I want very rapidly to turn to another subject on which so much of our discussion has been concentrated, and which was also dealt with by the hon. Member for Windsor. It is the question of pay. In all these Debates we have heard a lot about the question of pay, as if that question had been neglected by the Government, or that what the Government had done was something discreditable. Hon. Members opposite are continually talking about the need to increase the pay for soldiers and for people in the Armed Forces generally. I want quite quickly to look at some of the history behind this topic, because I think we should get this question of pay into a proper historical perspective and see the way in which it was generally dealt with, so that we may judge how good or how bad is the record of the Government on this question. I learn from those who are expert in the subject that in 1919, after the First World War, certain rates of pay for the Army were laid down, to come into effect in July, 1920. One of the things provided for was that the pay of officers should vary according to the rise or fall of the cost of living. As, generally speaking, the cost of living was declining from 1919 to 1924, the pay for officers actually went down.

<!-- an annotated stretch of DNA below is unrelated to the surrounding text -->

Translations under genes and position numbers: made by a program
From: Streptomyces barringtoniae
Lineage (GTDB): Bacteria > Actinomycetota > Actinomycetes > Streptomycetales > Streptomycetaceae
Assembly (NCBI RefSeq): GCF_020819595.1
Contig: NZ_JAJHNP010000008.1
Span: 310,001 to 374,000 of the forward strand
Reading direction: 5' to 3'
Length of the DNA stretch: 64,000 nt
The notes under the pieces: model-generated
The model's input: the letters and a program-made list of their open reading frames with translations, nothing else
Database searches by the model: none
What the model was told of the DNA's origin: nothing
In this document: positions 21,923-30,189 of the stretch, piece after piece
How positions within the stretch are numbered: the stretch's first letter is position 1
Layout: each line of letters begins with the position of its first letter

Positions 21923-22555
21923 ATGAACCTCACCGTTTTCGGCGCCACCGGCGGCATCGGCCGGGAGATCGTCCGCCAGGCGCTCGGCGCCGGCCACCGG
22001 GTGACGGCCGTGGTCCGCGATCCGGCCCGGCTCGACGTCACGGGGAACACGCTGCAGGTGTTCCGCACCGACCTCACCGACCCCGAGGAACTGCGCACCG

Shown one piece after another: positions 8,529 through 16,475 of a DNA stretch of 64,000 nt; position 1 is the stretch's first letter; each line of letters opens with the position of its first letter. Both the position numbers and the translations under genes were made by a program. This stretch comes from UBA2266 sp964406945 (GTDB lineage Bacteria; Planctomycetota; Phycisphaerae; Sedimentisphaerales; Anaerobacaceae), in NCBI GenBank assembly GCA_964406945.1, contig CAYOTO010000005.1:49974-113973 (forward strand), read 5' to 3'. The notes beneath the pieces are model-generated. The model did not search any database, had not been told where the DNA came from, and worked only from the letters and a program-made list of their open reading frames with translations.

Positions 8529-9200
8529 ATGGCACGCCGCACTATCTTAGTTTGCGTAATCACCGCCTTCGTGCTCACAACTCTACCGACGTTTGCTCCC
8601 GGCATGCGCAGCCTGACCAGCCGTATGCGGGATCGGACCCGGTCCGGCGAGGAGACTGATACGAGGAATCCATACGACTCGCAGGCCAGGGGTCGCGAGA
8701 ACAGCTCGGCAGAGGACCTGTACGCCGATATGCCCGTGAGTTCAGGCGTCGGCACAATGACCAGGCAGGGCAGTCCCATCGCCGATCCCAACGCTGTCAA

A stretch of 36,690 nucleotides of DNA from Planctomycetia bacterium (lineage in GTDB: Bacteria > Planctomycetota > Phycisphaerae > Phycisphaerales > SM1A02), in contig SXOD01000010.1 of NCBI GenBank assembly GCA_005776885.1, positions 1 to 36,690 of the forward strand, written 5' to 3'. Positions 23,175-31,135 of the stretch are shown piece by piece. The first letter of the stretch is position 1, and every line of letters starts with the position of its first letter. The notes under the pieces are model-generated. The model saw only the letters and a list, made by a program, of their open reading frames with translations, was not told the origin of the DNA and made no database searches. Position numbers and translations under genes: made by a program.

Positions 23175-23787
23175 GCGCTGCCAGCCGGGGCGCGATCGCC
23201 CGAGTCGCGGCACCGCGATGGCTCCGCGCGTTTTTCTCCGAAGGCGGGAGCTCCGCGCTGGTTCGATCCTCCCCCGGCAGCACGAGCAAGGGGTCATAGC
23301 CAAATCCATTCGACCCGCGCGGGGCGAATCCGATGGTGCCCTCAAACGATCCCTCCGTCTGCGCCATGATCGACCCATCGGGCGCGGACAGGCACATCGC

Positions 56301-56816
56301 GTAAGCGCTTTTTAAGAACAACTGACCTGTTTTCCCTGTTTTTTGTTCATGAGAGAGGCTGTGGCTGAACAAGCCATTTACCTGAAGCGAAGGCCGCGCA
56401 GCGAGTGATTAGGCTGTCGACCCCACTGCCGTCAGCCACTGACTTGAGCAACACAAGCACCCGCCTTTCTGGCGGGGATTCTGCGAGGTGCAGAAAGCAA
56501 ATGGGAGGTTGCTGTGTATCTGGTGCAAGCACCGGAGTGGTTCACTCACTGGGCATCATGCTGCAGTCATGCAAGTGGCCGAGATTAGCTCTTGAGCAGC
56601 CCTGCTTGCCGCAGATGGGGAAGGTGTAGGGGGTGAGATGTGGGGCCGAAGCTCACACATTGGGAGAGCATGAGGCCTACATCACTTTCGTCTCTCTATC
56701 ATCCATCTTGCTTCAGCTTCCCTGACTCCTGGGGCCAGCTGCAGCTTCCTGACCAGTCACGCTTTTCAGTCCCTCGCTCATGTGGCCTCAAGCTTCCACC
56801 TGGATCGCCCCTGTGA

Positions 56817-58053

In 1923 an Amendment to King's Regulations was introduced which laid down that the Army Council had the power to vary from time to time the conditions of service, including pay, for new volunteers entering the Armed Forces. They could not affect those who had already volunteered and joined, but they could vary conditions, as they thought fit from time to time, for those men coming into the Army. The idea of the Government of 1923 was, in fact, to introduce a reduction in the rates of pay, but that was scotched by the minority Labour Government which came into power in 1924.

In 1925 the rates of pay in the Army were reduced by more than ten per cent. of the 1919 rates by a new pay code which came into operation on 26th October, 1925, for new volunteers. Six years later, at the time of the financial crisis and the election of the National Government, cuts of about 10 per cent. of the 1919 rates were introduced for all those who had not been affected by the 1925 cuts. Those cuts were gradually restored over the period 1934 to 1935 and in 1938, under the Army Order 169 of that date, a rise in pay by time-promotion was given to officers. Looking over that period, as I have done very briefly, we see a series of reductions or attempted reductions in the rates of pay for the Army which were fixed in 1919 and which nobody at that time described as being over-generous.